[torsen] Re: Re: Re: Re: "Correcting" understeer

Brendan Rudack rudack at ucsub.colorado.edu
Mon Jan 22 00:09:03 EST 2001


On Sun, 21 Jan 2001, Eric Fletcher S.O.C. wrote:

> Say it enough times and you'll believe it.....

Eric,
Do we need to tap our heels together 3 times as well??!

The whole understeer-oversteer argument needs to be explained in terms of
the relative slip angles of the front and rear tires and moments applied
about the vehicles C.O.G. 

Scott, what I interpreted from your post is that
the "neutral" behavior you experience is a stable state.  By definition,
understeer is stable state cornering.  The steering angle of the front
tires indicate a smaller radius turn than the vehicle is following.
(The front tires have a larger slip angle than the rears)
Oversteer on the otherhand is an unstable state.  The car wants to spin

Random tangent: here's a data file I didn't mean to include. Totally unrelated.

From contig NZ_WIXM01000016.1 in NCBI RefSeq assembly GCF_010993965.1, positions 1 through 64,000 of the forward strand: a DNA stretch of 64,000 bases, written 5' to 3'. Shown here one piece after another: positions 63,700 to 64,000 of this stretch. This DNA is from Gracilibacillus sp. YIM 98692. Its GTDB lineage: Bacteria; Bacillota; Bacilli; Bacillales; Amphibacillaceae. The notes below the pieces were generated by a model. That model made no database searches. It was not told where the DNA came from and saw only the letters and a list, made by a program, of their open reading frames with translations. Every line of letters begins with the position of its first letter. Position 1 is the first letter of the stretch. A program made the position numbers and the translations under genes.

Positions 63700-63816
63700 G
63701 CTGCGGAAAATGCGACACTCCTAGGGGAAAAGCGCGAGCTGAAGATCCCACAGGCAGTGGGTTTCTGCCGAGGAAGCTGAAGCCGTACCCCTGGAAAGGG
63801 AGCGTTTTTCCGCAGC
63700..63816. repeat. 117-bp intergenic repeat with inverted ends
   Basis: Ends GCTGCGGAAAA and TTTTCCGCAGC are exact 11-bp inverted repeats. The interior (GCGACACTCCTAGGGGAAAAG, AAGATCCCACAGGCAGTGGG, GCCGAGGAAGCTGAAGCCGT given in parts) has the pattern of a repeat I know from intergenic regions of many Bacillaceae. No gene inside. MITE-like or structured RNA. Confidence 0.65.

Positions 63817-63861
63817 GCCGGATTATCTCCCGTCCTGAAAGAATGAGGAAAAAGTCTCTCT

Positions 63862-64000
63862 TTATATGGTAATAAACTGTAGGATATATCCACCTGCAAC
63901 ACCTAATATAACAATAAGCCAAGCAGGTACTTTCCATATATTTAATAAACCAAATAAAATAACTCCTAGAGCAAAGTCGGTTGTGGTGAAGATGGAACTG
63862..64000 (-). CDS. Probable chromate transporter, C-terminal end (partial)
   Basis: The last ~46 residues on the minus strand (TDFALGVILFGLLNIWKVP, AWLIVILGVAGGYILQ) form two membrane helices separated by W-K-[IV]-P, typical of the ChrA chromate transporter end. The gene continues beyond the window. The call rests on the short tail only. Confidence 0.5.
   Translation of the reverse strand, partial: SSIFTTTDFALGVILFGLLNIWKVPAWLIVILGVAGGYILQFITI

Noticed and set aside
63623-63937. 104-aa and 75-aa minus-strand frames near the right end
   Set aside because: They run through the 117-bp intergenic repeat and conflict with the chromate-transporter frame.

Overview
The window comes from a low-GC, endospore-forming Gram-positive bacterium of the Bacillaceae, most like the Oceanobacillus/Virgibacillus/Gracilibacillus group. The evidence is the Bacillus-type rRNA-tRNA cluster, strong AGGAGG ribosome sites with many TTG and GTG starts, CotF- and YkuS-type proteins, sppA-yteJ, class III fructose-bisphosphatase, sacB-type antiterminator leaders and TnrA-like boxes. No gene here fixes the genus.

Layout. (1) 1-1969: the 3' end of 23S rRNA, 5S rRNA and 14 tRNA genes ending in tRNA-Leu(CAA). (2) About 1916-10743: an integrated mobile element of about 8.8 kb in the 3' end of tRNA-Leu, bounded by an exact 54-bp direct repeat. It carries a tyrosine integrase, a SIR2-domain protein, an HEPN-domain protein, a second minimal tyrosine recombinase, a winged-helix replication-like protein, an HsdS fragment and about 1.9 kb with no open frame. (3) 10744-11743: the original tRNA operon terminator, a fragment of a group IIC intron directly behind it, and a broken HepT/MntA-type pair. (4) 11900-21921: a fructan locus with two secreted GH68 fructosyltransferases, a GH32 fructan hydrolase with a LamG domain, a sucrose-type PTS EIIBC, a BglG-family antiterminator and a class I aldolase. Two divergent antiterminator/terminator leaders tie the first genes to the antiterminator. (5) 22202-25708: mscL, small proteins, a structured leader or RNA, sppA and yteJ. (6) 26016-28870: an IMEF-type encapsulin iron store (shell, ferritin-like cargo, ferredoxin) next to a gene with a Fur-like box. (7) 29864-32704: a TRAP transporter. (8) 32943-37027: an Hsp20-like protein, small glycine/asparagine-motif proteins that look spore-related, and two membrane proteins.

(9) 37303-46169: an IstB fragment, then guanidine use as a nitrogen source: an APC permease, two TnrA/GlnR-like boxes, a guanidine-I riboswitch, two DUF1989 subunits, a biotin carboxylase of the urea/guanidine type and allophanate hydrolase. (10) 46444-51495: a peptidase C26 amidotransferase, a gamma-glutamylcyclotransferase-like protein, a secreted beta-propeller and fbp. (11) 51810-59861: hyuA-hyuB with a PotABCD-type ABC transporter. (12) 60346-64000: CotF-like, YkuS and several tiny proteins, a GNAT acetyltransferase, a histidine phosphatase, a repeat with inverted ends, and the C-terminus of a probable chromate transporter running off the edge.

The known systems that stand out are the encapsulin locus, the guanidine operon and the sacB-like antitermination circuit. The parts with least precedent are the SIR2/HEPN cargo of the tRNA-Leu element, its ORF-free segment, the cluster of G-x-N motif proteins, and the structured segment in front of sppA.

and the driver has to work to to maintain control.  Basically I am saying
that "neutral" is a poor word to use for stable state understeer, an
inherent design in our quattros. Schaemen Sie Scott. 

If we had a trans-am chassis engineer on the list that was worth a damn,
maybe this whole thread would be over by now...

Brendan Rudack
University of Colorado M.E.

> Scott J. wrote:
  
> > Interesting post.  When I drive my urq *or* my tqw with the center diff
> > locked, it understeers more than when it's not locked.  When I lock the rear
> > with the center locked, it understeers more.  When I drive beyond the limit
> > at the track, or take either car to Steamboat, they both drift "neutrally",
> > per Jani's posted description.  Does that mean the car isn't understeering?
> > I'm thinking the definition of a "drift" as Jani described it in a static
> > 60f/40r chassis, is understeer.  I'd think you can reduce understeer by
> > changing front tires,  but I don't buy into a "neutral" drift as presented.
> 





More information about the Torsen mailing list